Water Leak? If you Live in a Condominium Association Who is Responsible?
Plumbing problems can be the worst frustration experienced by any homeowner, particularly if you live somewhere prone to hurricanes and other violent storms. When you live in a condominium association there is the added complication of determining who is responsible - the owner, the condo association or even a neighbor. There is also the matter of leaks which happen while the owner is out of town.
First of all, although condominium associations usually have to request permission before entering a unit, they can do so without permission or notice if the water leak constitutes an emergency. A leak that is causing damage to the property - or to a unit below it - does generally constitute an emergency.
If the owner discovers the leak, then the unit owner should immediately contact the board or the property management company, then move personal property away from the affected area. Any damaged property should be photographed immediately for purposes of insurance. If possible, they should be kept, unless the damage was done by black water (making the items toxic). Associations should consider making the emergency number of an approved plumber available so that residents can call them directly.
If the association discovers the leak, then the unit owner should also move property away from the area and photograph it. The association may want to check adjacent units, especially if the extent of the flood is serious. The association should always notify the property owner, but need not necessarily do so before entering the unit.
As for responsibility -
if the leak and subsequent damage are both in a common area, then the association is responsible for the cost of remediation.In some states, there are specific laws deciding who is responsible. Ultimately, though, there is going to be a negotiation between insurance companies.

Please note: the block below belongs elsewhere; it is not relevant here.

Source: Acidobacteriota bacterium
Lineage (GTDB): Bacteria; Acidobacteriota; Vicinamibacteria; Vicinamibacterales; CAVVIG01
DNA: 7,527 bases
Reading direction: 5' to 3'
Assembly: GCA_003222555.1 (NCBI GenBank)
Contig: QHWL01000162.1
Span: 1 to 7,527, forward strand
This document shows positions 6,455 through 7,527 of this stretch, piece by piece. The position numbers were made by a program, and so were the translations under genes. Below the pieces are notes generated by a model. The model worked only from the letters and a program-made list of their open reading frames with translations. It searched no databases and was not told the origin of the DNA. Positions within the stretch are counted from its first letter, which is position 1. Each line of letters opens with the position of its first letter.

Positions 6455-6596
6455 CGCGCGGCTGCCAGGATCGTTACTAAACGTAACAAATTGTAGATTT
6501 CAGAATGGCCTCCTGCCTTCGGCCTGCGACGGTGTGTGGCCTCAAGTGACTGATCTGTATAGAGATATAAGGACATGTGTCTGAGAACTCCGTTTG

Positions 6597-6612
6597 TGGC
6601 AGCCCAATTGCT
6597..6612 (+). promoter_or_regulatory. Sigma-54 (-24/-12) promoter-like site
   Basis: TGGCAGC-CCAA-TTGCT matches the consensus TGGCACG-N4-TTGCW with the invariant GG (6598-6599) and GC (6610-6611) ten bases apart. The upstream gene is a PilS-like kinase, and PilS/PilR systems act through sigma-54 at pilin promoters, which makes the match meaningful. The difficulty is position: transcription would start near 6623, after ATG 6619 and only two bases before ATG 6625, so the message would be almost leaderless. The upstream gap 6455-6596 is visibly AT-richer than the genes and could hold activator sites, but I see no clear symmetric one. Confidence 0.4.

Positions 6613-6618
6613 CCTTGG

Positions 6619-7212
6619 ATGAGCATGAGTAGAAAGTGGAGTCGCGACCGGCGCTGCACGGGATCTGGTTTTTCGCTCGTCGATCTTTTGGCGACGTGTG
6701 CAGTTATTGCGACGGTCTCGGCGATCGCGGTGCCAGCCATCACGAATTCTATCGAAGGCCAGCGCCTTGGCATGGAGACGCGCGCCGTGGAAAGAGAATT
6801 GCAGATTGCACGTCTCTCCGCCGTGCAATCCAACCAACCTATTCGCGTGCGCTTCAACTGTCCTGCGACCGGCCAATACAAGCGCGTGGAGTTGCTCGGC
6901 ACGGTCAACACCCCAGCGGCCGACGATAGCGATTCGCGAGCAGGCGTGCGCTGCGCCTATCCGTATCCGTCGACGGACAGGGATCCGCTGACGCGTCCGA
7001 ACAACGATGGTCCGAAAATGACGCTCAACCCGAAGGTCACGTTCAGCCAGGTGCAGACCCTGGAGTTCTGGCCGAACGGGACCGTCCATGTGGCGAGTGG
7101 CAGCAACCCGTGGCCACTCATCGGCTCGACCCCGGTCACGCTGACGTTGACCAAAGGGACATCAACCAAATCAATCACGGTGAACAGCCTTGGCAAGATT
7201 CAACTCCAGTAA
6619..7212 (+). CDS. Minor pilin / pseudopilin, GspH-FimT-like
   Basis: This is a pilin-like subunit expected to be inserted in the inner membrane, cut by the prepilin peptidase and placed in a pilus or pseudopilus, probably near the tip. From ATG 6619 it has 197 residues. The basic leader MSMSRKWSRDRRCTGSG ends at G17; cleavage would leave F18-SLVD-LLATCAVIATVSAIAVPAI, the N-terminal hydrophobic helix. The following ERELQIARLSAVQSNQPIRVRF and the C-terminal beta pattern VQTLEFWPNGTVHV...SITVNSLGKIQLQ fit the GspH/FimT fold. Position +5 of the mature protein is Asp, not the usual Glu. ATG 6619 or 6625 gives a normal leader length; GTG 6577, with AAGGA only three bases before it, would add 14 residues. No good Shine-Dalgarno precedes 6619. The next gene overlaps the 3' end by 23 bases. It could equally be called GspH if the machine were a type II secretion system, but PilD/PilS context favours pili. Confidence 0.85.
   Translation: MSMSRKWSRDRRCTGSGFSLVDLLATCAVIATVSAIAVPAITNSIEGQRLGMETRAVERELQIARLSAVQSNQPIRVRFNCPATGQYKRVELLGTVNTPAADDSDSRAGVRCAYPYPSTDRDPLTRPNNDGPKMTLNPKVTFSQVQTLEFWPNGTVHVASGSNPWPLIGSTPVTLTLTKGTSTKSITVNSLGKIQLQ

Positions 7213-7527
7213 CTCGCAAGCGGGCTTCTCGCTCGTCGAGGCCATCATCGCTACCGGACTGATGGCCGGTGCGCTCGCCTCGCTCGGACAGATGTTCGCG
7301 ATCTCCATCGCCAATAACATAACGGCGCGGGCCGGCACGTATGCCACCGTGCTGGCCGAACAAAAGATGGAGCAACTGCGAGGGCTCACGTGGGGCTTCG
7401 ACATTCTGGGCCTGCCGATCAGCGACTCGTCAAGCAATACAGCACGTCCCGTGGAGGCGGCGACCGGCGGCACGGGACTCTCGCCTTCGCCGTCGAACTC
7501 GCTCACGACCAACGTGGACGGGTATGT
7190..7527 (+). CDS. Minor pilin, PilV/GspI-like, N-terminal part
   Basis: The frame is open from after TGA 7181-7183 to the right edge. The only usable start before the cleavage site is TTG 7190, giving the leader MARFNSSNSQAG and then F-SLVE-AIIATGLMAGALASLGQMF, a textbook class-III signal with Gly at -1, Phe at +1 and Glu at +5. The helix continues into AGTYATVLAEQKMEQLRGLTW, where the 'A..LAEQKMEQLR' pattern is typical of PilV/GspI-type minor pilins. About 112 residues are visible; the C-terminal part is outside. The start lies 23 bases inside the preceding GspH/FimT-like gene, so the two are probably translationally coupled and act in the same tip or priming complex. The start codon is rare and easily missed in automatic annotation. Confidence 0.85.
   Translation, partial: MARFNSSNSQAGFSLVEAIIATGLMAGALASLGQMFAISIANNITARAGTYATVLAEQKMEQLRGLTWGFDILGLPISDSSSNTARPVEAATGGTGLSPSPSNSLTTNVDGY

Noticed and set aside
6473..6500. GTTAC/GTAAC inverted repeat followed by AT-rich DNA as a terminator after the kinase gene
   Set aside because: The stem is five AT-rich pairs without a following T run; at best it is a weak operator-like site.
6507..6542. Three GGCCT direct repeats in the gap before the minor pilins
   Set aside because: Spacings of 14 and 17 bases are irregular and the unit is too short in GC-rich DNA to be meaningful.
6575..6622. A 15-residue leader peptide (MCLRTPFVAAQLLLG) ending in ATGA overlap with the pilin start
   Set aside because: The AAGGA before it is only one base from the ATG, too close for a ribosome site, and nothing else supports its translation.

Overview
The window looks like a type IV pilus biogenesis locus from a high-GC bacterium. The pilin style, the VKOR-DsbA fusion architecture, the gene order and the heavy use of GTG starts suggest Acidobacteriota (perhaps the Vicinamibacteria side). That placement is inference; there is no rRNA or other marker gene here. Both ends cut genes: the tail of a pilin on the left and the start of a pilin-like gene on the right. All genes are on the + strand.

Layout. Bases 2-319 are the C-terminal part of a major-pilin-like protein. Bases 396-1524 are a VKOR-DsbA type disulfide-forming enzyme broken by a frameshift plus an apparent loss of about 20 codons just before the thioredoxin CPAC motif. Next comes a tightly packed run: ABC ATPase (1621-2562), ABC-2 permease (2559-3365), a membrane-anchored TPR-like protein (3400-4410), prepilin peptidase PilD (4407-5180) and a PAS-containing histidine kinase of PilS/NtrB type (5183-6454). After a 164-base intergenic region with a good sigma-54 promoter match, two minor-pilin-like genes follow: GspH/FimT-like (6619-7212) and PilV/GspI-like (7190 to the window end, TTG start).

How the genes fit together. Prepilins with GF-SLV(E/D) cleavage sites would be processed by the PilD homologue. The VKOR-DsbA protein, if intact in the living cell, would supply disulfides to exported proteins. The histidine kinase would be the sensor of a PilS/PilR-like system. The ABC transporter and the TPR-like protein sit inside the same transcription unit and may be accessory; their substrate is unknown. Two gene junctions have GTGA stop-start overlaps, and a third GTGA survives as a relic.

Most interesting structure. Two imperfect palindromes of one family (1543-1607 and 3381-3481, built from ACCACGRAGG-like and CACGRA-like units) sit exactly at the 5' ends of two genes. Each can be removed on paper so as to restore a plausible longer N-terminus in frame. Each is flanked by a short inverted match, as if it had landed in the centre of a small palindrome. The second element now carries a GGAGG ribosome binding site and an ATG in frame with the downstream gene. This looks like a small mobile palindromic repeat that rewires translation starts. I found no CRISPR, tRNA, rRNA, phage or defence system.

For a leak in one unit that causes problems in another, the damage is typically paid for by the insurance company in the second unit, with the owner of the first only responsible for the necessary fixes.
The cost of professional remediation may be the responsibility of the association, or it may be split between the unit and the association. If the association insists on remediation, they should be willing to pay for it. However, if the unit owner was negligent, then all costs resulting from the problem should go to the owner. (This is one reason why it's important to define negligence in the bylaws). For example, if the unit owner does not report or try to prevent a water leak that then causes damage to the unit below, then they might be considered negligent - in fact, associations should make it a rule to immediately report any water leaks that are causing a flood. Of course, the association may also be considered negligent for, for example, failing to promptly and properly repair leaks or issues with the roof.
The most important thing is to work cooperatively rather than trying to point fingers and "blame" people. As water damage can cause structural problems and mold issues, it is more important to get the issue fixed than worry about who is going to pay for it. Associations should make sure that all owners have insurance that will cover water damage to their unit. Part-time owners (snowbirds or similar) should consider hiring somebody to check their unit regularly for problems that might cause damage to their property or to other units, or health issues (such as mold). The association should preemptively ensure that they have rules and policies in place to reduce the risk of water damage, such as obliging residents to report leaks promptly, giving residents access to the association's preferred plumber (this allows residents to report common-area leaks directly to the plumber) and to clarify who is responsible for what within applicable state law.
Contact a provider of condominium management services to learn more!